Student loan asset backed securities (SLABS) are popping up left and right on Wall Street.
But it’s startups, not the established banks, that are set to profit billions.
For the uninitiated, SLABS consist of student loans that have been refinanced and packaged into a large offering.That offering is then cut into pieces and sold to institutional investors, like hedge funds and pension investments.
Startup companies including SoFi to Lending Club are getting in on this action and reaping hundreds of millions of dollars in the process.
Wednesday, SoFi closed a new SLABS offering totaling more than $US400 million. That comes on the heels of a $US100 million SLABS securitization from CommonBond also on Wednesday. Soon, SoFi will announce it has funded $US3 billion in mortgage, student loan refi and personal loans.
The offerings are getting investment-grade ratings from agencies like Moody’s and Standard & Poor’s and boldface name advisers like Goldman Sachs and Morgan Stanley regularly turn up on their deals.
All this comes as the student loan bubble reaches a new high virtually every month and federal estimates are in the $US1.2 trillion to $US1.3 trillion range for the amount of debt the government has issued to students.
More than 10% of those loans could be repackaged as SLABS, Goldman Sachs noted in March. (SLABS are only made up of loans issued to borrowers very strong credit.)
One of the reasons that SLABS have taken off is thanks to the Federal Reserve’s record-low interest rates. This makes it easier for startups like SoFi to borrow the money they need to lend money to people who want to refinance their student loans.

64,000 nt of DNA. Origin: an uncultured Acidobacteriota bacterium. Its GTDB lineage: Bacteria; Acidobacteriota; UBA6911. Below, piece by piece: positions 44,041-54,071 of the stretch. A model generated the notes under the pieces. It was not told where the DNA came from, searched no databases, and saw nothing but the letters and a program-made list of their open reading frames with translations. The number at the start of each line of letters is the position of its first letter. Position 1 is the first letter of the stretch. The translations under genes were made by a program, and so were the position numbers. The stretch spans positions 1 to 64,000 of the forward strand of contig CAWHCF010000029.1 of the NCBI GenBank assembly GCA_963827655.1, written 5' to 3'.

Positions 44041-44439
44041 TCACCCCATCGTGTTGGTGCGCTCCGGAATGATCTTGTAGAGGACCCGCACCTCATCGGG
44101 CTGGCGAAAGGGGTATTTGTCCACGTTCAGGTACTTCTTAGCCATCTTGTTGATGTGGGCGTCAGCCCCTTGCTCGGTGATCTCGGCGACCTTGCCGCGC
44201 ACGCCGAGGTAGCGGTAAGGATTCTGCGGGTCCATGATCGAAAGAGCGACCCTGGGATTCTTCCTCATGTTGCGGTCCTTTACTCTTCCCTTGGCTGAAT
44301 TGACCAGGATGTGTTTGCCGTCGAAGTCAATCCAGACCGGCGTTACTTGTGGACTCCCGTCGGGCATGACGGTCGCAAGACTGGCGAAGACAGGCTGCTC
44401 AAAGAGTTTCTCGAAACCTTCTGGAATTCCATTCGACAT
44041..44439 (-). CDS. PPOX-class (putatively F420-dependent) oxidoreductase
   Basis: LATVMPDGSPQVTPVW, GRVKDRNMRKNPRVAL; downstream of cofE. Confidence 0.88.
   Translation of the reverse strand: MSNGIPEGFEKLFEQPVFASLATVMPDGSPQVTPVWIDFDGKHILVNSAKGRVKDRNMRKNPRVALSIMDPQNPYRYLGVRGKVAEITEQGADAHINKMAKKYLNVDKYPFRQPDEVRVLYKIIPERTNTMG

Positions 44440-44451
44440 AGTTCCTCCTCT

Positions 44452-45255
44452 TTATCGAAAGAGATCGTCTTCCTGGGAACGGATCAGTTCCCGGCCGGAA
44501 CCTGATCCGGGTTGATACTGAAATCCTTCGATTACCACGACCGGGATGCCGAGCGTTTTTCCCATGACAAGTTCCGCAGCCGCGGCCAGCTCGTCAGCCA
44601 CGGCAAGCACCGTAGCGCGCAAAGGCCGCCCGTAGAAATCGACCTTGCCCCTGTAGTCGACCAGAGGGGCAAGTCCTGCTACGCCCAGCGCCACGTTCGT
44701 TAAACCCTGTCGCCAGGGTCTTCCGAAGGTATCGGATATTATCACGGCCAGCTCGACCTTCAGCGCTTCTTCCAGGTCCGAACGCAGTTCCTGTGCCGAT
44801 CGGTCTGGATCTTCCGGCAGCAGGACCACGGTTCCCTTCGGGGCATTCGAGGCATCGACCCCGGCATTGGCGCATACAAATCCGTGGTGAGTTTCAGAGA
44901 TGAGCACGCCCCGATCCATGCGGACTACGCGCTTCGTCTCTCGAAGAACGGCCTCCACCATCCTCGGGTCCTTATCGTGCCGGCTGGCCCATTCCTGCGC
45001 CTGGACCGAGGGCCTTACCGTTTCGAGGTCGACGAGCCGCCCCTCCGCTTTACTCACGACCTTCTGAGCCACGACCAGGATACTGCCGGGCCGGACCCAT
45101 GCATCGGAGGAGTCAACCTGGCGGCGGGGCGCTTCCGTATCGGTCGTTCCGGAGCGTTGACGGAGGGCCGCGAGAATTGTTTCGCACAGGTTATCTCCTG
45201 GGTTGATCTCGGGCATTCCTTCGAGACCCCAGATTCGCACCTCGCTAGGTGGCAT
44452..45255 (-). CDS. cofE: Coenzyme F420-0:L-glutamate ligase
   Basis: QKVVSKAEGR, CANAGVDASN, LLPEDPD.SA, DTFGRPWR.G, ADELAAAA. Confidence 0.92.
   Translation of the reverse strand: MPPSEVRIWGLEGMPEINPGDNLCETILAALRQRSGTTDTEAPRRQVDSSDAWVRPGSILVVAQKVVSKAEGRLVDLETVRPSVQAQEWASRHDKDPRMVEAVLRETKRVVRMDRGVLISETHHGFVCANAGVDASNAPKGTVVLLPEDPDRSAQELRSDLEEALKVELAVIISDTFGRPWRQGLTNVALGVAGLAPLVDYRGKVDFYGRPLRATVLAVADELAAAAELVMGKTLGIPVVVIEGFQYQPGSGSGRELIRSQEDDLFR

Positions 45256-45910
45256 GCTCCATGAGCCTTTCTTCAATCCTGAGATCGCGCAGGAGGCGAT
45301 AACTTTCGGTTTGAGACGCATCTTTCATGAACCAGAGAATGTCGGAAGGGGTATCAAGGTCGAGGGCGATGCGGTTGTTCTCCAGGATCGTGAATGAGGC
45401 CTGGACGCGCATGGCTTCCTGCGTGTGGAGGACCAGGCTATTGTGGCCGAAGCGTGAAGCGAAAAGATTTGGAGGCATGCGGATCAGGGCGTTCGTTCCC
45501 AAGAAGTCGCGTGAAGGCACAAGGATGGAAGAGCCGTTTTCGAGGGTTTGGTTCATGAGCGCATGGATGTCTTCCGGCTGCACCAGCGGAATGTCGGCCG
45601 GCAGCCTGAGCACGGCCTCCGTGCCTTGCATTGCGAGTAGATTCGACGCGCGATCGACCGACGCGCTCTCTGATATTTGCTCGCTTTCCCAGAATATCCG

Perhaps most attractive to investors in SLABS is that the debt has to be paid, even if the borrowers declare personal bankruptcy.
This year SoFi has already placed $US700 million in SLABS. The company expects that figure could rise to $US2 billion by the end of 2015. Quarterly SLABS are expected to commence in 2016 and CEO Mike Cagney says SoFi can sell $US4 billion in asset backed securitizations in 2016. Altogether Cagney thinks SoFi can capture a total loan volume ranging from $US13 billion to $US15 billion next year.
The whole business of taking loans and repackaging them as securities scares a lot of people who were burned in the 2008 crises.
But SLABS are a lot different than the securities made out of home loans before 2008. The biggest difference in the companies’ SLABS offerings is where the debt originates. The borrowers are high class borrowers. CommonBond CEO David Klein points out that his average customer has a credit score north of 760 and makes $US140,000 a year. SoFi also says the loans it repackages were also made to highly qualified borrowers.
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